Alimony reform movement growing

By January 26, 2012Divorce

On behalf of The Marks Law Firm, L.L.C. posted in Divorce on Thursday, January 26, 2012

The attempt to reform spousal support is growing around the nation. Spousal maintenance, also known as alimony, is often a contentious, emotional issue in divorce.

A media outlet that recently reported on the reform effort noted that lawmakers are proposing legislation to overhaul alimony in several states, though Missouri is not among them.

People contemplating divorce here should know that spousal maintenance isn’t automatic in Missouri. The person asking for support must prove to the court that they’re unable to support themselves and that they lack the financial resources to provide for their needs.

A St. Louis court, for instance, will consider the financial resources that are available, as well as employment prospects, education level, the standard of living in the marriage, and a number of other factors.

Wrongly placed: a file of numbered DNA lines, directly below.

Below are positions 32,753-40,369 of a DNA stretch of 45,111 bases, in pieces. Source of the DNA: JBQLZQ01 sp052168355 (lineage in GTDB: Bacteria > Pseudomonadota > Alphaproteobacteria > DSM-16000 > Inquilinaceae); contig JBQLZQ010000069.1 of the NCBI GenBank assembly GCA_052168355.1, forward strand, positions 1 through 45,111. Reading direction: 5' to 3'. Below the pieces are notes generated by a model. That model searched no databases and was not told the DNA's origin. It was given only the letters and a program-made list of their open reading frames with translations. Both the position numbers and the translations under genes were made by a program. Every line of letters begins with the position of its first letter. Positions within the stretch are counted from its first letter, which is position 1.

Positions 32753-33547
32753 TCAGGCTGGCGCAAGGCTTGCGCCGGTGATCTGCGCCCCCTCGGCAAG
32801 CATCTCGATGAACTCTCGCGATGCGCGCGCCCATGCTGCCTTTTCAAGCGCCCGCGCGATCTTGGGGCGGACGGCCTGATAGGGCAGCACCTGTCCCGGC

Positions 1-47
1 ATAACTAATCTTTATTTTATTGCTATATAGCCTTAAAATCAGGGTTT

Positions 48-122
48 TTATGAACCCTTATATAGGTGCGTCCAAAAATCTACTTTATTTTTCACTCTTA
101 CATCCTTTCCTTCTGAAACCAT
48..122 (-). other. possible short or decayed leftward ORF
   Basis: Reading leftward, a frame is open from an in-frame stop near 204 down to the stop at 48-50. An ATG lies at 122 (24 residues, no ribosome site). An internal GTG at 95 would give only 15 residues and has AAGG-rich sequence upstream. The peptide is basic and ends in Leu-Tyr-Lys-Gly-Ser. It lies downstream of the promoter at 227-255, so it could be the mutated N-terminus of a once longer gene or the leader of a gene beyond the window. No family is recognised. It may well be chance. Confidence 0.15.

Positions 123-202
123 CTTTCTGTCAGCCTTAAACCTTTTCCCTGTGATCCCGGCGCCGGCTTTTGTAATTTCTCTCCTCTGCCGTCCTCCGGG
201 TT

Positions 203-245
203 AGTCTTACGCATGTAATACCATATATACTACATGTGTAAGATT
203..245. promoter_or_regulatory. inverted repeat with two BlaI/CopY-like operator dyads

However, in some states, alimony reformers say spousal maintenance laws are decades old, written when divorce was rare and it was unusual for women to hold jobs outside of the home.

Today, the percentage of women in the workforce is 59 percent, up from 51 percent in 1979.

Their inflation-adjusted median income has grown since then, too, says the Labor Department: Up to approximately $35,000 per year today, from $26,500 in 1979.

Reform advocates say the laws should reflect these changes, rather than using assumptions that women don’t have careers, can’t land good jobs and won’t be paid much if they are employed.

The advocates want to end lifetime alimony and make court-ordered spousal maintenance of shorter duration and smaller amounts, whether it goes from the man to the woman or vice versa.

Two years ago, Florida passed a law limiting spousal support payments for short-lived marriages.

A New Jersey lawmaker says she’s studying alimony law as she prepares to introduce legislation aimed at reform.

Last year, Massachusetts overhauled its alimony structure, basing payments on lengths of marriages and the finances of the two spouses.

Source: USA Today: “Should alimony laws be changed?”: Yamiche Alcindor, Jan. 5, 2012